Thursday, 3 March 2011

Theo

I'm heading back from Soho, where I had a meeting with a lovely lady from the BBC Olympic Committee. I had a gin and tonic. She had a wine. It's the first alcohol I've had this year, so I felt rather naughty. It went straight to my head, obviously... no doubt assisted by my cold, which has now turned into a hacking cough. Anyway, I liked the lady I was meeting very much. She seemed to understand me on a creative level, which is always nice. Sometimes I view the BBC as a sort of number-crunching, faceless robot. I'm often not at the meetings where important decisions are taken, so it feels rather nice to meet one of these decision makers, and know that she gets where I'm coming from. 

Very often, within institutions, displays of emotion can be greeted with suspicion and intolerance. This can start to get a bit tricky when you do the sort of thing that I do. Perhaps I'm just making excuses for my periodic, hot-headed, hirarchy-shunning theatrical displays, but I suspect my all-too easily accessible emotions add at least a certain something to the films that I make.
What am I trying to say, I wonder? I've no idea. I'm drunk and knackered. I suppose, in simple terms, I don't know how to think like an exec, or a journalist, or someone whose been on lots of courses in people management, so it's always a relief when someone winks at me and says "that's okay..."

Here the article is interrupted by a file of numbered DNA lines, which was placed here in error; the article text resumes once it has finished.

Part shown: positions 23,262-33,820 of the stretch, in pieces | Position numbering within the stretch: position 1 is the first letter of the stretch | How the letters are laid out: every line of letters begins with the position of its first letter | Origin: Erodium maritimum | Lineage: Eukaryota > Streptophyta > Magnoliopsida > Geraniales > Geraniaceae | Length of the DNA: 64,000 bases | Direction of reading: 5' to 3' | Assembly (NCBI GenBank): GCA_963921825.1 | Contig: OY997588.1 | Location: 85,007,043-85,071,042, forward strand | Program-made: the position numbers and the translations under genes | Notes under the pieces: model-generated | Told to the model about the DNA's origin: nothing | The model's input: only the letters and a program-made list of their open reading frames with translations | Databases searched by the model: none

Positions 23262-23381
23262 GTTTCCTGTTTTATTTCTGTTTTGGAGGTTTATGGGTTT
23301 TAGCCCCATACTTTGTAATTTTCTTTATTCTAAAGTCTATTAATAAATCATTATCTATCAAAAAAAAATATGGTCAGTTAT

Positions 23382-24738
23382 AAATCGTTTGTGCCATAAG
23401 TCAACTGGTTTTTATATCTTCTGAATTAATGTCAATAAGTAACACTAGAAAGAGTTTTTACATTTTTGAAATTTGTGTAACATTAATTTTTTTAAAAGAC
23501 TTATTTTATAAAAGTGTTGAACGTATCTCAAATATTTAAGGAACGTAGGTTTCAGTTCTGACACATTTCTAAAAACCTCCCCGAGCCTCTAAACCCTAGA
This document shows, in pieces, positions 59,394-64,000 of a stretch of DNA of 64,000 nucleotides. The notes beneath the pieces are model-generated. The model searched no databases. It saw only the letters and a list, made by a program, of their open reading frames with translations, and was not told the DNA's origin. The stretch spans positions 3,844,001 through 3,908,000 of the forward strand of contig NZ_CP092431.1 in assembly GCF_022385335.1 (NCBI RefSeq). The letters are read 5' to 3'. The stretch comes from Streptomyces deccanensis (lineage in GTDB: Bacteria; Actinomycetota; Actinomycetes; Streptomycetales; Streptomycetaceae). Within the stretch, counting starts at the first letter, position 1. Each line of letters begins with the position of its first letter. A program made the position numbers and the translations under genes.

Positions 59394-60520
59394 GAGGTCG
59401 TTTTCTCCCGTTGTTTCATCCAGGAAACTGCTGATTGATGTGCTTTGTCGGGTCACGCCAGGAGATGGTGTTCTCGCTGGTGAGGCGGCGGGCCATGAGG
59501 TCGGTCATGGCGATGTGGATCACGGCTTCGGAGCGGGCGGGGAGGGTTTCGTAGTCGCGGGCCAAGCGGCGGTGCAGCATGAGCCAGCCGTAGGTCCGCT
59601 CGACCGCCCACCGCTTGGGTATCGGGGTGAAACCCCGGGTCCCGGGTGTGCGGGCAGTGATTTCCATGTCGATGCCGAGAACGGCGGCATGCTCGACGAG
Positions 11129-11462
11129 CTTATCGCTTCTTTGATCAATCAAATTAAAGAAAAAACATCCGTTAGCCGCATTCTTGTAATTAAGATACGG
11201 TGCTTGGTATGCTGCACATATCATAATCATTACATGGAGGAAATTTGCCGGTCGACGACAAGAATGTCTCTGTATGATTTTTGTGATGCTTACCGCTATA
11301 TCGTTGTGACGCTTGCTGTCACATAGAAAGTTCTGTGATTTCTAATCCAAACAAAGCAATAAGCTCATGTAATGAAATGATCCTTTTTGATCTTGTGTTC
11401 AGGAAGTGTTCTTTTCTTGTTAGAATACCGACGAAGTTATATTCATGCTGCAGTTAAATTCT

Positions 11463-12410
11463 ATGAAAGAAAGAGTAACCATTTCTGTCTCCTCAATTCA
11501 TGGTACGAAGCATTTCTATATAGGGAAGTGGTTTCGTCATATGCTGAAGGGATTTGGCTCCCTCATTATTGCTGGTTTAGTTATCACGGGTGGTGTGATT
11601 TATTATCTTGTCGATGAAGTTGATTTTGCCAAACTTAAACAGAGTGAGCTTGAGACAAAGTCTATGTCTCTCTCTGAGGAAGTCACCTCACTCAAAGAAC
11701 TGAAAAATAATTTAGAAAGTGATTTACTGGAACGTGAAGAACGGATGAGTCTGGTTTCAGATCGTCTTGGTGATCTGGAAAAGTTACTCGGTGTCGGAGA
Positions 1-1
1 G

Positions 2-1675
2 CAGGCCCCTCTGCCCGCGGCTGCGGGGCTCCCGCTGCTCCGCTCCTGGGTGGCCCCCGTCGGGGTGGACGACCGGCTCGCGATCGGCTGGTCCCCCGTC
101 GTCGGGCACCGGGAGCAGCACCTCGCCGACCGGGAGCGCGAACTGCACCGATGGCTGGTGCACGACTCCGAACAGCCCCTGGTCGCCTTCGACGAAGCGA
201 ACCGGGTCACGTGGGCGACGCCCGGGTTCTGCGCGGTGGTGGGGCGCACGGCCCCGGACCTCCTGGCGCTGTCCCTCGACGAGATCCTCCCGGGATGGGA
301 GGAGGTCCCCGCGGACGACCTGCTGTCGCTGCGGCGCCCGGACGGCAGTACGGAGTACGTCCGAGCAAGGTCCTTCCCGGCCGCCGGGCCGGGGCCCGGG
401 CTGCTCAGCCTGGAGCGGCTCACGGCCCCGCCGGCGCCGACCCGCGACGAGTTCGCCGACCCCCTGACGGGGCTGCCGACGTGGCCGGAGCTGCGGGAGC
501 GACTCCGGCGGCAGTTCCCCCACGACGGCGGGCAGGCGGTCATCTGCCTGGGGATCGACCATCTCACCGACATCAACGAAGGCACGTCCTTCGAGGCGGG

I dropped my beloved iPod in the bath this morning - don't ask- and it's completely dead. Sadly, I can't actually afford to replace it at the moment, so until there's some good news, financially speaking, I'm gonna be running to the music in my head, which is incredibly dangerous. Doing all these fabulous films may be extraordinarily rewarding, but it will never make me rich. Radiantly happy, but poor as a church mouse. And too old to be poor!

I was watching the news earlier on and one story hit me like an iron bar. It's this business with L/Cpl Liam Tasker, killed in action with his sniffer dog, Theo. Initial reports suggested that they were both shot on the battle field, but it's transpired that the dog simply curled up and died the following day. I am normally extremely hard-line when it comes to soldiers dying in action. Part of me believes that if you live by the sword, you kind of need to be prepared to die by it. But the idea of man and dog having such a close bond is utterly moving to me. Like those old people who can't live without one another, and literally die of a broken heart.

Here they are... I'm sad again

I had a very similar response to an episode of Futurama, the end of which you can see here.

March 3rd 1661 was a Sunday, and Pepys went to church before lunching with Sandwich, who was planning to go to the country the following day. Pepys also reported that an Franco-Italian politician, Mazarin, had died. I can't begin to get too excited by the idea of finding out about the man. Pepys seemed to think it was an important death. Mazarin liked diamonds and succeeded Cardinal Richelieu. French politics..? Whatever, really.

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